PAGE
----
Thymic tumor with adenoid cystic carcinomalike features: a clinicopathologic study of 4 cases.
ABSTRACT Thymic carcinomas are rare malignant neoplasms which comprise several histologic subtypes. Adenoid cystic carcinoma (ACC) is included among these subtypes even if it has never been formally reported. We evaluated the clinical, radiologic, morphologic, immunohistochemical, and genetic features of 4 cases of thymic neoplasms with ACC-like features retrieved from the authors' consult files. Most cases affected adult/elderly males (mean 68.5 y; range: 63 to 77 y; M:F ratio=3:1), and were asymptomatic. The clinical history (no evidence of ACC in other sites), radiologic findings (a mass in the thymic region), and morphologic features (residual thymic tissue at the periphery of the neoplasm) strongly supported their primary thymic nature. Grossly, most of the tumors presented as multicystic lesions. On microscopic examination there were true glandular spaces filled with periodic acid-Schiff+material, and pseudocysts containing stromal mucin, collagen IV, and laminin. Features favoring malignancy were overtly infiltrative margins (2/4), mitotic figures (2/4), cytologic atypia (1/4), vascular invasion (1/4), absence of organoid thymuslike pattern (4/4), and absence of immature (TdT+) T lymphocytes (3/3). Necrosis and nerve invasion were not observed. The tumor cells showed the following immunophenotype: p63+(3/3), CK34betaE12+(3/3), CD5+ in scattered cells (1/3), CD117- (3/3), chromogranin-(2/2), synaptophysin-(2/2), and CD56- (2/2). MIB-1 ranged from 1% to 10%. Comparative genomic hybridization revealed an isolated gain of chromosome 8 in 1/3 cases. One patient is alive and well after 20 months, 1 died of another cause 5 years later, and 2 were lost at follow-up. Exceptionally, primary thymic tumors may exhibit histologic features resembling those of ACC of salivary glands. They may be well circumscribed and cytologically bland or invasive and cytologically atypical. In either case they lack an organoid thymuslike pattern and immature T lymphocytes. We have interpreted them as a microscopic subtype of well-differentiated thymic carcinoma of low-grade malignancy, an impression supported by the admittedly limited follow-up information.
- Methods in Enzymology 02/2004; 382:45-67. · 2.00 Impact Factor
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ABSTRACT: The diagnosis of thymic epithelial neoplasms is normally rendered after careful evaluation of their histologic features. In some cases, however, the morphological heterogeneity or overlap with neoplasms of other organ systems can lead to diagnostic uncertainty. On the basis of this, the use of immunohistochemical stains as a diagnostic adjunct has become a popular tool. Although undoubtedly, immunohistochemistry has its role in the diagnosis of difficult cases, to date there are no specific markers that would distinguish thymic epithelial neoplasms from other tumors and interpretation of immunohistochemical results should only ever be made in conjunction with accurate morphologic analysis and careful clinical evaluation. This article will review the current knowledge of the immunohistochemical phenotype of thymic epithelial neoplasms with particular emphasis on its use for diagnostic purposes and the latest advances in this field.06/2014;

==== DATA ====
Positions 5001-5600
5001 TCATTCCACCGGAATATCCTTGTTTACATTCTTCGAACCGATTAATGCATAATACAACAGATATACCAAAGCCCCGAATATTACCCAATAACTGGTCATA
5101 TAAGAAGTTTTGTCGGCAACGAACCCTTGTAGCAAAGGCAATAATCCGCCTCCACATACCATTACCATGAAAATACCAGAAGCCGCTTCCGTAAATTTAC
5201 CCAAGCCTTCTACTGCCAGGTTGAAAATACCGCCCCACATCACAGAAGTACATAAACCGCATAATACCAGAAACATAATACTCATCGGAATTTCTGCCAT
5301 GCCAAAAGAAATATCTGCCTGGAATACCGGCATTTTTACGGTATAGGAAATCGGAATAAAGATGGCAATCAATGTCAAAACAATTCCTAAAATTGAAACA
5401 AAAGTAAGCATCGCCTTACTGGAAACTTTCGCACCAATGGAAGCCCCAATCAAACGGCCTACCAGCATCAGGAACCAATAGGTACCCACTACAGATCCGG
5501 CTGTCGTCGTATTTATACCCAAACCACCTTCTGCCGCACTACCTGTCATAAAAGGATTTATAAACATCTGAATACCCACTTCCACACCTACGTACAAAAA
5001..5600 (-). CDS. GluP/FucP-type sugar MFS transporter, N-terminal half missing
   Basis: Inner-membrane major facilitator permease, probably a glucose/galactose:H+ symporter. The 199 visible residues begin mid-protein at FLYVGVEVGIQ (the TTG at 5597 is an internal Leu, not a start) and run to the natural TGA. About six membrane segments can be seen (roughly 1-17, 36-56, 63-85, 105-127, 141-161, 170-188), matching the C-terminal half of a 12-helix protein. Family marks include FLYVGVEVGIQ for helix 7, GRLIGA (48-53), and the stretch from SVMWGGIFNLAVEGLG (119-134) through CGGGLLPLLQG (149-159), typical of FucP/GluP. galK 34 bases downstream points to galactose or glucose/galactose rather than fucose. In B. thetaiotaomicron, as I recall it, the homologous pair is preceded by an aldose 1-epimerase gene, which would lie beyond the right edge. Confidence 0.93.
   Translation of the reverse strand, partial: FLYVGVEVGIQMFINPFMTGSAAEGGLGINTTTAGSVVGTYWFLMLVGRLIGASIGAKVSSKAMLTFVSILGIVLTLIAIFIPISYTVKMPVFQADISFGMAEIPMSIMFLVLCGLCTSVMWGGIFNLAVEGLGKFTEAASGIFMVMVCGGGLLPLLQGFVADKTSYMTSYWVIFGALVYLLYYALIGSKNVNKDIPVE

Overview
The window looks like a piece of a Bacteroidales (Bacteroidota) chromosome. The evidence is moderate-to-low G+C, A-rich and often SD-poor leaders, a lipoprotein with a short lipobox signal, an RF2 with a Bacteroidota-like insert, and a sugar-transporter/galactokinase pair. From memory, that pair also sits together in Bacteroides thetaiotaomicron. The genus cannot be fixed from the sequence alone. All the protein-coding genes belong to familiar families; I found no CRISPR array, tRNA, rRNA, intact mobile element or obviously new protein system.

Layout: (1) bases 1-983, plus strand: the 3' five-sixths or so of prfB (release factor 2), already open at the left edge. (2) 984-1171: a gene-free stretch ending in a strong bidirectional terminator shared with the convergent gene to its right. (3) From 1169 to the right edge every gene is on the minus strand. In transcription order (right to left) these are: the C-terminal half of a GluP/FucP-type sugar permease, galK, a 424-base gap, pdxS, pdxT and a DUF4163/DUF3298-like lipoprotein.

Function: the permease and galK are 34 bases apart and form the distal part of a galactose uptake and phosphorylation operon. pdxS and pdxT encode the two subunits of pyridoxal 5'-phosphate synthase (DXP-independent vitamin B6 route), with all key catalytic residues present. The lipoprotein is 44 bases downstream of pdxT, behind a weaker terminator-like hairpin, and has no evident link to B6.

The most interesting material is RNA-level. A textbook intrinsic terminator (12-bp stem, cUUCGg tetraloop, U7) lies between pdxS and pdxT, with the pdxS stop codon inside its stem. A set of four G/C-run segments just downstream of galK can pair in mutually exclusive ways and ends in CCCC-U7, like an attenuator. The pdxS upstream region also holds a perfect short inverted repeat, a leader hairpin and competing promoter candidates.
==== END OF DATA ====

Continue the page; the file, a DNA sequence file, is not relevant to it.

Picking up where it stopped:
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ABSTRACT: Thymic carcinoma (primary carcinoma of the thymic epithelium; type C thymoma) is a rare malignancy. It usually presents in middle-aged to elderly patients and can exhibit a wide variety of morphologic appearances. Thymic basaloid carcinoma (thymic BC) is a particularly rare subtype, with less than 20 cases published in the English literature, mostly in the form of individual case reports. In this study, we present the clinicopathologic and immunohistochemical features of 12 new cases of thymic BC. There were 10 (83%) men and 2 (17%) women. Ages at the time of initial diagnosis ranged from 34 to 77 years (mean 55 y). The 2 most common manners of presentation were dyspnea on exertion (3 patients) and as an incidental finding on radiographic imaging (2 patients). Tumors ranged in size from 4.4 to 17 cm (mean 10.1 cm). One of 12 cases (8.3%) was associated with a multilocular thymic cyst. Immunohistochemistry was performed in 8 cases. Pan-cytokeratin was positive in all cases. CD117 (c-kit) was positive in 6 of 8 cases (75%), p63 was positive in 7 of 8 cases (88%), p53 was positive in 7 of 8 cases (88%), ranging from <10% to 90%, CD5 was focally positive in 3 of 8 cases (38%), collagen type IV was positive in 4 of 8 cases (50%), and proliferative index, as estimated by Ki67, ranged from <1% to approximately 15%. In 1 of 2 cases with sarcomatoid differentiation, Ki67 was greater than 80% in the sarcomatoid area. Cases were negative for thyroid transcription factor-1 (0 of 8), S-100 (0 of 7), and synaptophysin (0 of 7). Long-term data was available in 8 patients with an average follow-up of 30 months. Five patients died of their disease at an average of 34 months from the time of diagnosis. Of the remaining 3 patients, 1 had a stable recurrence and died at 4 years from unrelated causes, and 2 were alive without the evidence of disease at 12 and 7 months, respectively. Thymic BC, although previously regarded as a low-grade neoplasm, has shown that it is capable of aggressive behavior and significant mortality. In this paper, we review the pertinent literature and discuss the possible relationship of thymic BC with thymic adenoid cystic carcinoma, as well as BCs and adenoid cystic carcinomas at other sites.The American journal of surgical pathology 05/2009; 33(8):1113-24. · 4.06 Impact Factor